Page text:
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Diary of an Investor: Who bears the cost?

Sometimes I look back fondly on the simpler good old days. Our equities managers did business with brokers, who rebated part of the commission they earned on stock transactions – sometimes with a Bloomberg terminal that could be made available to the pension fund, but also through sell-side analyst research.

But such ‘soft dollar’ commissions have long had their day in this era of fee and cost transparency, and MiFID II is finally making sell-side brokers charge separately for analyst research. Asset managers must decide whether to absorb the cost or pass it on to clients.  

At Wasserdicht we have a research budget and there are a number of boutique houses with credible output but we don’t rate most sell-side output. My colleagues from around the world pretty much share the same view. We are looking carefully at the prices the market will place on sell-side research.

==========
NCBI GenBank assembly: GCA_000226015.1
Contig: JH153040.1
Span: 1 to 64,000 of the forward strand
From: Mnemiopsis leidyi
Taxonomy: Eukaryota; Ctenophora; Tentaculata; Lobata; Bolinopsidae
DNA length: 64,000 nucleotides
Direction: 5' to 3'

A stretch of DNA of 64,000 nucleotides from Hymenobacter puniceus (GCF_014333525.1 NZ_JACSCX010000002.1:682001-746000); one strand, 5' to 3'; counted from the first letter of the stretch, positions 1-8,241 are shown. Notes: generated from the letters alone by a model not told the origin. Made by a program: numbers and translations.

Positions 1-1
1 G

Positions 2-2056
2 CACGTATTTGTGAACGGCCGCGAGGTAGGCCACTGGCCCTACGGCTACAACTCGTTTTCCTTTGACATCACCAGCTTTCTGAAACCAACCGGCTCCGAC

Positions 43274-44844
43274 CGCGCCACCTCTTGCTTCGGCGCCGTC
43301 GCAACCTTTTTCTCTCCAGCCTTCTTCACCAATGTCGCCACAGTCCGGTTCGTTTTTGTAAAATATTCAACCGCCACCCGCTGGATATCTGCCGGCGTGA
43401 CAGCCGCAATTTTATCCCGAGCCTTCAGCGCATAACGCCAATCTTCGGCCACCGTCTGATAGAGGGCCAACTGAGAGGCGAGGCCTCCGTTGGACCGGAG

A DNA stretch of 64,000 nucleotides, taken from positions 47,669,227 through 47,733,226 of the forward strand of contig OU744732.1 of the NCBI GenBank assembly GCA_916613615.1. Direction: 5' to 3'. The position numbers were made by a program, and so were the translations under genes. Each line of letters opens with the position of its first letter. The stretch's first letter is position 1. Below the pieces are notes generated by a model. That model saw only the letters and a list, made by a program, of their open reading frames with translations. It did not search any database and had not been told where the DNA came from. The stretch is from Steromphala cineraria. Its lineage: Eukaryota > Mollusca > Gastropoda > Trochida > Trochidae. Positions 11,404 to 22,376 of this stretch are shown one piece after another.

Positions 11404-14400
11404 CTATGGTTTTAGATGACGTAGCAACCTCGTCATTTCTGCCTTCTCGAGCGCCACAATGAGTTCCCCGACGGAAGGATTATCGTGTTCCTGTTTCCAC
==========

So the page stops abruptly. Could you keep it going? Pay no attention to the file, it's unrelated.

A meeting with Agnes, our account director at BIG Asset Management, was interesting. This summer, a number of asset managers have made their position clear on research costs but most have been waiting, probably to see which way their competitors move.

‘We have decided to absorb the cost of research,’ Agnes told us in late September. ‘There are pros and cons with each different approach but we feel we are doing best by our clients.’

Yet earlier in the year Agnes said she couldn’t see how managers could avoid invoicing clients separately for research costs, given today’s need for cost transparency. ‘How else will clients know the costs are being apportioned fairly,’ she told us. I reminded her of this. It made her look uncomfortable and she mentioned evolving internal practices.

‘We can assure you that we don’t intend to raise fixed fees to pay for these costs,’ she says. As far as we are concerned, the proof of that pudding will be in its eating.

Pieter Mullen is investment director at Wasserdicht Pension Funds

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